The 2018 World Series of Poker $10,000 Main Event is one step closer to crowning a champion and six hopefuls remain in the hunt for the $8.8 million first prize and bracelet in the second-largest field of 7,874 entries.
As expected, the Thunderdome was filled with plenty of spectators, with the rail of Alex Lynskey dominating the boisterous atmosphere with chants as early as 20-minutes prior to the shuffle up and deal by 2017 WSOP Main Event champion Scott Blumstein. However, unfortunately for Lynskey's rail, the Aussie, who was born in England, endured a torrid time of it and became one of three casualties in as many levels on Day 8.
Michael Dyer will carry over a commanding lead into the penultimate day after bagging up 156,500,000, more than two times as many chips as his nearest rival and start-of-the-day chip leader Nicolas Manion (72,250,000), John Cynn follows in third place with 61,550,000. Tony Miles bagged up 57,500,000 after a late surge in the final level of the night and the remaining two contenders for the Main Event title include 2009 champion Joe Cada (29,275,000) and Aram Zobian (16,700,000).
Dyer was seemingly cruising through the day after picking up an early pot against fellow big stack Manion and continued to pull further away without too much resistance. Compared to previous days, he didn't change too much about his playing style.
“No, I just try to make good decisions,” confirmed Dyer. In fact, the only thing that changed besides claiming the vast majority of the chips in play was his choice of Animal Crackers instead of Shredded Wheat:
“It’s just snacks. It’s just something to eat while I’m at the table.”
While Dyer has a comfortable lead and more chips than Manion and Cynn combined, victory is far from guaranteed and he is very well aware of that.
“They all played pretty well. It was a pretty solid final table. I didn’t see any big mistakes,” said Dyer when asked his thoughts about the opposition.
Speaking of Cynn, the US player recorded the biggest profit for the day and bagged up 62 big blinds, which was exactly what he began the day with, though this boosted his stack to 61,550,000. Having already come close to reaching the final table in 2016, Cynn appeared immune to a lot of the previous pressure, finally reaching his goal two years after his 11th-place Main Event finish, a fact he celebrated with some high fives with his rail when play ended for the day.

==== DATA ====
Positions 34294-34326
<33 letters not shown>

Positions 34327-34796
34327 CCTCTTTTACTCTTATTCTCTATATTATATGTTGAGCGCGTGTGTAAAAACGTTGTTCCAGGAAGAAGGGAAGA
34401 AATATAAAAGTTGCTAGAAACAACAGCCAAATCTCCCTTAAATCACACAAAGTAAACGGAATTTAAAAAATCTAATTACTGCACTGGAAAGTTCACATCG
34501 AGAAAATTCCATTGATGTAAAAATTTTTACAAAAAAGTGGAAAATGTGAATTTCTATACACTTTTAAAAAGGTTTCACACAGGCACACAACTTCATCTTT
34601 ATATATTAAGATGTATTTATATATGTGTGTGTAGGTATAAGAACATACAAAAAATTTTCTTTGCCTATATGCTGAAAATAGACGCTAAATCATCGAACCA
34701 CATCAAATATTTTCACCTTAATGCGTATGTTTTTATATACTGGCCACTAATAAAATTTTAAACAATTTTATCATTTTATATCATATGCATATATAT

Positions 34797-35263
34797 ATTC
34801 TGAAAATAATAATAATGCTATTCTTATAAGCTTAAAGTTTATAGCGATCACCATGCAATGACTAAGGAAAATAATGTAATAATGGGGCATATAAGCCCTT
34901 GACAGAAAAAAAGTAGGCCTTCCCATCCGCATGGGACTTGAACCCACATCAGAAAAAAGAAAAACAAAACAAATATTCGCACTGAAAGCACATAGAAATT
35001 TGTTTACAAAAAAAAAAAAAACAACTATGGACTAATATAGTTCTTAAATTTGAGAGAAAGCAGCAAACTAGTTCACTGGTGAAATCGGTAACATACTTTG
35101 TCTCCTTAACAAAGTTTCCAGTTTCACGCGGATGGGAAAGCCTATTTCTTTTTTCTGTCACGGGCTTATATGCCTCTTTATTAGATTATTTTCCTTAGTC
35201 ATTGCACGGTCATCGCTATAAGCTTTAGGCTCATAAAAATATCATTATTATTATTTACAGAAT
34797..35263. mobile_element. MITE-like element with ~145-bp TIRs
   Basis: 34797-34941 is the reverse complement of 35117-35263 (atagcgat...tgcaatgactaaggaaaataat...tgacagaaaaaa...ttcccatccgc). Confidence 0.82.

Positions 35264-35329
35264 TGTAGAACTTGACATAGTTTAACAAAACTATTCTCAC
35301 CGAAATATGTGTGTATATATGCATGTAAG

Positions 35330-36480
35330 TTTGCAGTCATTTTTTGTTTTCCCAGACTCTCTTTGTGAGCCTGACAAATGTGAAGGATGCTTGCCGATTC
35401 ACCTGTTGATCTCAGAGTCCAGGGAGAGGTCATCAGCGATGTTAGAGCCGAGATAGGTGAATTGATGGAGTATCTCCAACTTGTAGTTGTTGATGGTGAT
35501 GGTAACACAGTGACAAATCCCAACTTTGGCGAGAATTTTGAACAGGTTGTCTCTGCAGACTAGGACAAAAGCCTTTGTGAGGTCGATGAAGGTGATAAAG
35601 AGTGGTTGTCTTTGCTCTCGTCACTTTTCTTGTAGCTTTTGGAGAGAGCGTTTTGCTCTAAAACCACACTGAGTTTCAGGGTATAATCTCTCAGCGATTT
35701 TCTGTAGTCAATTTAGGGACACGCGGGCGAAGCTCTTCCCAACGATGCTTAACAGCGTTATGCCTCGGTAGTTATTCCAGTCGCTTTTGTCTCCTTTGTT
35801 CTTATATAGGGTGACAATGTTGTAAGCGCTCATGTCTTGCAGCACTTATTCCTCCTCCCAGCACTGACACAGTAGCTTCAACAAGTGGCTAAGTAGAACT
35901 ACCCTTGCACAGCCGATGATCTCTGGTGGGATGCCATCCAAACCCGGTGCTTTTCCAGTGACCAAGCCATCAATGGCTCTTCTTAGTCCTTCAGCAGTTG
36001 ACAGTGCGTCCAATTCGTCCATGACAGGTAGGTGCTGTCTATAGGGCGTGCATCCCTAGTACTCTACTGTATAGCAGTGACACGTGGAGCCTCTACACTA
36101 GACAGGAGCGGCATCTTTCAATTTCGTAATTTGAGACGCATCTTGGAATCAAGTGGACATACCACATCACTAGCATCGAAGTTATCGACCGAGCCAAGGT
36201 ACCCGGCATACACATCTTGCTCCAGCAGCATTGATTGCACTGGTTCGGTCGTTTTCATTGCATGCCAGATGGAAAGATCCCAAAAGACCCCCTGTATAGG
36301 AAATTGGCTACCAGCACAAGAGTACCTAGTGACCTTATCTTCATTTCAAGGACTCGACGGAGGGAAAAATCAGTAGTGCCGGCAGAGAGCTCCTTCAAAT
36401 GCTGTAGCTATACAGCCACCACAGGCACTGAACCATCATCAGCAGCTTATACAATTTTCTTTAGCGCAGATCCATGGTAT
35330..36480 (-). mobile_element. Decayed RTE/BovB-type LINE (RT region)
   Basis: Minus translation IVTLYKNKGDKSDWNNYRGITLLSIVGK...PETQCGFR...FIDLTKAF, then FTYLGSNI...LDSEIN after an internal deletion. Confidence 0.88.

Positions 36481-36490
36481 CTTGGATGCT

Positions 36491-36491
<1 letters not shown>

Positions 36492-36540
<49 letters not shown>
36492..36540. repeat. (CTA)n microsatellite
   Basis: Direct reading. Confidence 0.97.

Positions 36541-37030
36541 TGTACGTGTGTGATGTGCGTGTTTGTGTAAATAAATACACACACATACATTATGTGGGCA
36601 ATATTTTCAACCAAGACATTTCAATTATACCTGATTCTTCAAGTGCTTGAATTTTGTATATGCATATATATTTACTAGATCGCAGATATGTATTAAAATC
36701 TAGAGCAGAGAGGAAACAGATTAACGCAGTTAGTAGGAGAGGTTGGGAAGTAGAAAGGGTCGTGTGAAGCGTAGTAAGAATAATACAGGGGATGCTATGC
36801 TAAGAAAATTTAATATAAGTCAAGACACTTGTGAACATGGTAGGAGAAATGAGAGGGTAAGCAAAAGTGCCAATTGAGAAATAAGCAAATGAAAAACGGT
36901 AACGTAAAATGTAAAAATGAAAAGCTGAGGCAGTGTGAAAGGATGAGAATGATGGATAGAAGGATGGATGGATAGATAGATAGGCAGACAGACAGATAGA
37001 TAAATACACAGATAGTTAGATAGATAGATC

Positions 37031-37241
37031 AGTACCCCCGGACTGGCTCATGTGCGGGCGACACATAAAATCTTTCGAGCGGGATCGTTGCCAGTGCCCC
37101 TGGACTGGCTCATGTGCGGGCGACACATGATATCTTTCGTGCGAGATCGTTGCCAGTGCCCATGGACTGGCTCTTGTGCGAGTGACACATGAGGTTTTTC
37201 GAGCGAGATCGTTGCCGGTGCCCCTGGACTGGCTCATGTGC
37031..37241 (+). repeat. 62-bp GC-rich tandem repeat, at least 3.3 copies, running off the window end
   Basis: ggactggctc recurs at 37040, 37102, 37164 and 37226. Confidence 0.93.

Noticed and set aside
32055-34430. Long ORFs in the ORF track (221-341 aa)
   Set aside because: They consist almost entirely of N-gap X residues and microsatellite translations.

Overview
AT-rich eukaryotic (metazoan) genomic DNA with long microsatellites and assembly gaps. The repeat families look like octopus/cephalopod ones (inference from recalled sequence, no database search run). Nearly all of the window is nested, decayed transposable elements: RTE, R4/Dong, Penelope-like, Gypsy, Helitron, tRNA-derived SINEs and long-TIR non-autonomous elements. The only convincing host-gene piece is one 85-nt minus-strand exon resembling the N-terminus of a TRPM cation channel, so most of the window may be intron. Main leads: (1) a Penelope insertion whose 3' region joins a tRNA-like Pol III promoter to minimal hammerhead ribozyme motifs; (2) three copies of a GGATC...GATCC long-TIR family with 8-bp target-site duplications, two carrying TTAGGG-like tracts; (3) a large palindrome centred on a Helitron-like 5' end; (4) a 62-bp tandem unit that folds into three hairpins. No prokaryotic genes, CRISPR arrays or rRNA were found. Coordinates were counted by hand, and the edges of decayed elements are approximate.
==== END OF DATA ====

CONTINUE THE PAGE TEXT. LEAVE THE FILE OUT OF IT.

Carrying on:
"I got a few decent cards and I was able to play them the way I wanted to," said Cynn. "The dynamics at the table are constantly changing so I don't have a set strategy to battle constant aggression all the time. We'll see how it goes tomorrow."
Though Cynn was keen to point out that no matter how cutthroat it can get when playing for millions of dollars and the biggest poker title in the world, the atmosphere at the table was good and Cynn pointed out at how well everyone is getting along.
"We're all playing a game and we're all playing to win but it definitely doesn't seem personal between anybody. I love the atmosphere, it makes things more interesting. As opposed to sitting there and having to watch someone take twenty seconds to fold every hand, there's nothing interesting about that."
Cynn won an emotional coin flip against Lynskey to eliminate the Aussie in seventh place and talked about the emotions of that particular hand.
"I know I won the hand so I feel bad saying that it was enjoyable, but it was just an exciting hand all the way through. Even if I had lost the hand, it was such a fun hand. Just the way the board ran out, so many outs. Obviously, Lynskey is such a great guy and we can't all win but I felt good after that."
Another player in the final six who knows what it takes to go deep in this very event is Joe Cada, who will be comfortable under the spotlights after claiming the title in 2009 and he headed into Day 7 under very similar circumstances, but with a lot more experience under his belt.
“It's been a long time so you kind of forget a lot of those feelings. I'm just happy to be here. It's been a grueling tournament. I've been lucky to even be in the spot that I'm at. I've had low chips the entire tournament so I feel like I've just been hanging in there," said Cada.